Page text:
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About Us

Our mission is to inspire new technology at the boundary between Fluid Mechanics and Cyber-Physical Systems (CPS). Think autonomous swimming robots or implantable body flow sensors. We are part of the Mechanical & Aerospace Engineering Department, the Electrical & Computer Engineering Department, and the Link Lab at the University of Virginia. Our current research is focused on 1) fish-like robots, 2) microscale quadrotors, and 3) body flow sensors. We’re working on ways that fluid modeling can improve the effectiveness of these devices and better integrate them into a smart and connected world. Scroll down to learn more about us and our research.

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Recent Publications

Tunable stiffness enables fast and efficient swimming in fish-like robots

Fish are thought to adjust their tail stiffness to swim efficiently over a wide range of speeds, but how they tune stiffness has been a mystery. We derived a model that combines fluid dynamics and bio-mechanics to reveal that muscle tension should scale with swimming speed squared. By applying our strategy to a fish-like robot, we were able to nearly double its efficiency.

How aspect-ratio affects near-ground swimmers

Animals and bio-inspired robots can swim/fly faster near solid surfaces like the seafloor. In the past, researchers had quantified how strong these effects were for two-dimensional airfoils. We studied how these results extend to the three-dimensional fins. We found that lowering the aspect ratio weakens the effect of the surface: thrust enhancements become less noticeable, stable equilibrium altitudes shift lower and become weaker, and wake asymmetries become less pronounced. (This work was done in collaboration with the Biofluids Research Lab at Lehigh University.)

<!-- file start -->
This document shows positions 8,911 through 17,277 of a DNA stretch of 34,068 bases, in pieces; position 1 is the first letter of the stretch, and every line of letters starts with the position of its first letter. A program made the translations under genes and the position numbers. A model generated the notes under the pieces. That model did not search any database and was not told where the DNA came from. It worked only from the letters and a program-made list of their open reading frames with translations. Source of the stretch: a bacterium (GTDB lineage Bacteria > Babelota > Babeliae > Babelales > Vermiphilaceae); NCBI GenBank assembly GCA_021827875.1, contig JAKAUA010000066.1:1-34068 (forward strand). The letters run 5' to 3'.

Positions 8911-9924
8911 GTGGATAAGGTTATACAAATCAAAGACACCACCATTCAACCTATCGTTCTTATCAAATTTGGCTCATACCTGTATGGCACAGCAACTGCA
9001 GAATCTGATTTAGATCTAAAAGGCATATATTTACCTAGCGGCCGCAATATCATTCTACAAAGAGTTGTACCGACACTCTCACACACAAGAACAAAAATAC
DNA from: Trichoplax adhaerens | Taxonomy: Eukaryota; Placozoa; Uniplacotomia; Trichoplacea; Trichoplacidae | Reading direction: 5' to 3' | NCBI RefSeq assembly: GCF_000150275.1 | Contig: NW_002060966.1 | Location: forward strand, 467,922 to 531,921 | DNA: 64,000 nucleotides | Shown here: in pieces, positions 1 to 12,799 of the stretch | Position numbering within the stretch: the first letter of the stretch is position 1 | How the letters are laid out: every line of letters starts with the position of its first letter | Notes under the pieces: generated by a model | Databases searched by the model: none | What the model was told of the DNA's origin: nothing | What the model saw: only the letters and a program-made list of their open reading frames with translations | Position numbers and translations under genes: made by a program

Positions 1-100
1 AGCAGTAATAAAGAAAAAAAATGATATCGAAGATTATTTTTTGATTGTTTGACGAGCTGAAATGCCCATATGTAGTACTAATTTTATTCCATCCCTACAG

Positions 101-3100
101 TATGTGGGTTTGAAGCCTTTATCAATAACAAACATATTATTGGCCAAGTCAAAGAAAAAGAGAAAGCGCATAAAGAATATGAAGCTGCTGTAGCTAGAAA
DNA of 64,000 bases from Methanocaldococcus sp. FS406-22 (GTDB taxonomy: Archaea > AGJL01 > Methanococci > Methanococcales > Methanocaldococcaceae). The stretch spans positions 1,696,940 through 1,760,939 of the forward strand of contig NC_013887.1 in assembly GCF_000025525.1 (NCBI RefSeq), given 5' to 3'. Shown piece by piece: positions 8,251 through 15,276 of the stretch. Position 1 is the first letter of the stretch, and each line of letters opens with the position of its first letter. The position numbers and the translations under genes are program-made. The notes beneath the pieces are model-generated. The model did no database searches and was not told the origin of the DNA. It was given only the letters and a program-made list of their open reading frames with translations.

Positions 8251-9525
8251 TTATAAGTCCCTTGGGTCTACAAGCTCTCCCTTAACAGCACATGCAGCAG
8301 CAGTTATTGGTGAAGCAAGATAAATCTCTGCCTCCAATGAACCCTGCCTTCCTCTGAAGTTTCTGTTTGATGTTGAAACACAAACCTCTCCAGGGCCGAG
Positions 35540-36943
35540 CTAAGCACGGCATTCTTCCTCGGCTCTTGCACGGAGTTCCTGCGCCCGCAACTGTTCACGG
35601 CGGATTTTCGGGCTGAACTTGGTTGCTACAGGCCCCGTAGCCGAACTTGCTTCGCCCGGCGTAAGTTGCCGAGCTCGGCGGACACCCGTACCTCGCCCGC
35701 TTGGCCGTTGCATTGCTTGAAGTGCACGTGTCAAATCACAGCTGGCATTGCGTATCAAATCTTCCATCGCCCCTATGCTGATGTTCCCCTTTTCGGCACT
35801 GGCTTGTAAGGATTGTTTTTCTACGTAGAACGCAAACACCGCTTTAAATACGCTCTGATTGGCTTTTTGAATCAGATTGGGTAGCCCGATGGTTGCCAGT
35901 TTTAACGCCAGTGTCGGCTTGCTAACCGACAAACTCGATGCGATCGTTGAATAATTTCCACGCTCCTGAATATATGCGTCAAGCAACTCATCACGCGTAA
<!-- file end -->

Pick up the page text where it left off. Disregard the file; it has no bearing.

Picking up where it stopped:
How thrust and efficiency change if you swim near the bottom of the pool

We developed a model that estimates how thrust and efficiency change as a pitching hydrofoil gets closer to a planar boundary. Our model predicts that the modified forces are caused by an increasing amount of virtual mass and an increasingly distorted wake. We validated the model by comparing with water channel experiments and inviscid flow simulations. (This work was done in collaboration with the Biofluids Research Lab at Lehigh University.)

Influence of the ground, ceiling, and sidewall on micro-quadrotors

Because of their small size and agility, quadrotors could revolutionize search-and-rescue or terrain-mapping missions. However, to do so, they have to operate in confined spaces such as rubble corridors or glacial crevasses. Existing models for how quadrotors behave near obstacles are based on helicopter theories, which are inaccurate at the smaller scales of quadrotors. We therefore built a flow-mapping arena to study how micro-scale quadrotors interact with nearby boundaries. We discovered, for example, that dueling vortices appear beneath micro-quadrotors as they land at an angle.

A graduate curriculum in cyber physical systems

Cyber Physical Systems (CPS) is an emerging field. Existing CPS Education Programs typically have just a couple classes, and they often consist of previously offered classes. Along with others in the UVA Link Lab, we are creating a stand-alone graduate curriculum for CPS that consists of teaching core classes, in-depth classes, and professional development skills. New classes focus on the intersection of the physical and cyber and explicitly relate the technical material in the classes to CPS applications. (This work came out of the CPS National Research Traineeship at UVA, directed by Jack Stankovic).